As I take the time to reflect on the semester and my experience working at CSE, I am in the midst of processing what I learned and also setting goals for the new year.
As previously mentioned in another post, one of the greatest challenges I faced was that of bridging the gap between academia and the real world experience when doing policy work. During many points I was question the Ecotype that summarises the dichotomy that exists between the ideal and reality. As policy makers are tasked with helping manage, mitigate and adapt to climate change and global warming, the ideal and reality are something that need to be given much consideration. This is seen in moving toward renewable energy or transitioning and weening off what are considered better fossil fuels such as fracked gas. This also invokes the dichotomy that exists between what is radical and what is incremental when thinking about this change and moving forward.
One of the things I have been able to do through this experience and my reflections of current and past classes is think about the extent to which issues related to climate change and also global warming are extremely complex and complicated as a result of the number of stakeholders in each and also their connections to politics, law, policy, corporations and justice.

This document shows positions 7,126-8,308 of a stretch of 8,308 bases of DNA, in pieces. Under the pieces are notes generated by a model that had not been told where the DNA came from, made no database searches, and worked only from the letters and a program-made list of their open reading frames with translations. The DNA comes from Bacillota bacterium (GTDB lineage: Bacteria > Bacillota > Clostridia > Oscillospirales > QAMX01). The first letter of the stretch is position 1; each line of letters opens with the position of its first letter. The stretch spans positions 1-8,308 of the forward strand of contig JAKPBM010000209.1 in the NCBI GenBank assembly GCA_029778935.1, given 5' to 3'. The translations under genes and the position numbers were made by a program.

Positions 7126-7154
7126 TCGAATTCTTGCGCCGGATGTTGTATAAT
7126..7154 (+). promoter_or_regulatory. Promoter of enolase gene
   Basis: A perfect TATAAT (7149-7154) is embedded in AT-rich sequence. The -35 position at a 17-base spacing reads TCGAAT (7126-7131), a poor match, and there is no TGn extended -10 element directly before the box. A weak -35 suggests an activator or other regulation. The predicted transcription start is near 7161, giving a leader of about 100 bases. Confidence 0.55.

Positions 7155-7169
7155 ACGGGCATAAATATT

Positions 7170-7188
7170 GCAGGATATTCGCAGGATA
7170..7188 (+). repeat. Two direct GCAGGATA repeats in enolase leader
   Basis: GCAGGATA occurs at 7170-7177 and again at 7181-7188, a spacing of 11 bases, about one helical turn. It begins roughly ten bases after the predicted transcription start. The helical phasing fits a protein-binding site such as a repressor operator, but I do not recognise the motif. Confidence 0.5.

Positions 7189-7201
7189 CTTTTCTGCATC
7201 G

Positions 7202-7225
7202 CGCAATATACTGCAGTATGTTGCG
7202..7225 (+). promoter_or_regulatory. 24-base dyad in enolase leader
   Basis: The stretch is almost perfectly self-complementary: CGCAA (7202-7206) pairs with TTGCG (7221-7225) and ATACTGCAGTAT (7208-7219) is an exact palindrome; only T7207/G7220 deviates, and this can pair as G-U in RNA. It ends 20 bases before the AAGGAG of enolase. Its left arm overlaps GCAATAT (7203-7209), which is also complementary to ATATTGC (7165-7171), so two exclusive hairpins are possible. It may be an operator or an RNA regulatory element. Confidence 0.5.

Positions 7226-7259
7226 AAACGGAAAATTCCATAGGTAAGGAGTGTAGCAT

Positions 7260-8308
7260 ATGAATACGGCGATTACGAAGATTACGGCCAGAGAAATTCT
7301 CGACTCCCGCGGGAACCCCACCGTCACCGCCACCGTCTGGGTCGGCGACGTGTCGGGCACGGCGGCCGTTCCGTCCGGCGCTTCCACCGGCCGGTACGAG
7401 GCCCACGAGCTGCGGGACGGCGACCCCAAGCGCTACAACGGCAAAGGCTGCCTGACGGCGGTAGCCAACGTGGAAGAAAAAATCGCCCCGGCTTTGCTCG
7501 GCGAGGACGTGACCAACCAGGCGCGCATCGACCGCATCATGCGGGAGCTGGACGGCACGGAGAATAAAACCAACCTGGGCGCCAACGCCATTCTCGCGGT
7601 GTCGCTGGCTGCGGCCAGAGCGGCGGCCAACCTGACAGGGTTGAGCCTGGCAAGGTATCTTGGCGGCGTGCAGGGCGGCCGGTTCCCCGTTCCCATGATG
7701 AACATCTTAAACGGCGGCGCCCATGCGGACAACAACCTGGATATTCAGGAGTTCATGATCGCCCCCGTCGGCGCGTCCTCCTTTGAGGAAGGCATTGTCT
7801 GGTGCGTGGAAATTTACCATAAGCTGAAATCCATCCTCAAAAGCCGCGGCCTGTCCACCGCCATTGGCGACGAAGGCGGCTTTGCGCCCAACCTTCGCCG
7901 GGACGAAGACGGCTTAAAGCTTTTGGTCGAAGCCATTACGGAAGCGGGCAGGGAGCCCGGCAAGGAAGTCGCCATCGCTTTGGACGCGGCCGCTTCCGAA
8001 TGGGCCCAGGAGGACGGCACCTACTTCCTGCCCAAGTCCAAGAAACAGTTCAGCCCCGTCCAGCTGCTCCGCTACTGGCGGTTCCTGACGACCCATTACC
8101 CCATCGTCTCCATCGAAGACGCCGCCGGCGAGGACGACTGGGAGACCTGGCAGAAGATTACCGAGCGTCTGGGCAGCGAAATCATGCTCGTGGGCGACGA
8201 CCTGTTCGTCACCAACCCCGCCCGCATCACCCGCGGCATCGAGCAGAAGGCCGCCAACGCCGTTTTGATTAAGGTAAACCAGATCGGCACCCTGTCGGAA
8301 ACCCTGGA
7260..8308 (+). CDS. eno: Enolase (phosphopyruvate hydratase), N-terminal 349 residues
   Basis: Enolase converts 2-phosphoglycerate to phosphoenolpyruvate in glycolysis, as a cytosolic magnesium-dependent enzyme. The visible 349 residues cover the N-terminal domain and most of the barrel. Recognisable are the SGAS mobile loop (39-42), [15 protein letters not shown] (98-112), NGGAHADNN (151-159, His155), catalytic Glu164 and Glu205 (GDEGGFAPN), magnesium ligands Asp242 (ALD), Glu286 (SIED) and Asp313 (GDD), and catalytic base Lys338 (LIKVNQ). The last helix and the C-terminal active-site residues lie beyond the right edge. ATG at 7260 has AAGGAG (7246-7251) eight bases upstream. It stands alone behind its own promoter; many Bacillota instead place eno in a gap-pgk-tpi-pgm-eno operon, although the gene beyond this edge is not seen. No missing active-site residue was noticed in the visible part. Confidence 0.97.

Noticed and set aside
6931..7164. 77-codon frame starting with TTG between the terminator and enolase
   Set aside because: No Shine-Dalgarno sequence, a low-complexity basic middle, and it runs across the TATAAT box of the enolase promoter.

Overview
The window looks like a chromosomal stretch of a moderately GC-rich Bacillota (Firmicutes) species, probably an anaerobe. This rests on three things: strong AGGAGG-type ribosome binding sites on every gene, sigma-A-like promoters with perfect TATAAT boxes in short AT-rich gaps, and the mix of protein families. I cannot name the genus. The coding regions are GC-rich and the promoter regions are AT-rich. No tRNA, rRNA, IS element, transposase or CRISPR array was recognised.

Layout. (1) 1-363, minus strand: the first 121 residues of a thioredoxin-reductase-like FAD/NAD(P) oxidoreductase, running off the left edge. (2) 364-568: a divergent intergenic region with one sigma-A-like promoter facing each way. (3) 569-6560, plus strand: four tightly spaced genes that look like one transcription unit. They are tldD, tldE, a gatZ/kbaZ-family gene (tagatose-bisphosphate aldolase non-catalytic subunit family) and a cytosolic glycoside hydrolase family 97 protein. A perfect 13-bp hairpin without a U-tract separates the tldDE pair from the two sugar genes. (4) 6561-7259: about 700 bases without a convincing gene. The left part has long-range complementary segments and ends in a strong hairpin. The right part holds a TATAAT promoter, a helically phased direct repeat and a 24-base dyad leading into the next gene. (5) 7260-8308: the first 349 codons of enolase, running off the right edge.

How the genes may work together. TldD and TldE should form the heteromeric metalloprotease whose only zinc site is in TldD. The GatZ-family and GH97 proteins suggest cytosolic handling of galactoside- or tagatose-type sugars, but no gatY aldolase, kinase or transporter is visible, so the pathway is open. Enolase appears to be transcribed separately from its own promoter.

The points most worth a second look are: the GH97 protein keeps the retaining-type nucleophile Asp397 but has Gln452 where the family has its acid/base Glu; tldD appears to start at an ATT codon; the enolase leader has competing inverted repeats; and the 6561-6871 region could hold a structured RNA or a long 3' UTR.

Corporations influence politics and lobby in order to sustain their industries despite the fact that they are harmful to the environment and also may negatively impact specific communities. Policy makers and activists are thus tasked with fighting for both the human and nonhuman world and make efforts that can be both successful or unsuccessful depending on the law and state. However, with persistence many of their goals are met.
Though I am constantly reminded that within these corporations there are people with families who are trying to support themselves and are sometimes painted as being the problem.
Lastly, these thoughts employ me to think about scale in relation to the various environmental problems we face and also the people involved. All stakeholders and systems are interconnected and thus it is important that solutions take into account everyone of them. And so as I move forward in crafting the work that focuses on fracked gas and its usage I will be trying to think about all key actors and process within these industries and the people and how one can find ways to ensure the greatest benefit is afforded to all stakeholders.
I would like to thank CSE for this opportunity, Elizabeth Safran my advisor and also the ENVS department and all professors I have taken classes with that will enable me to move forward in my work and develop my critical thinking skills.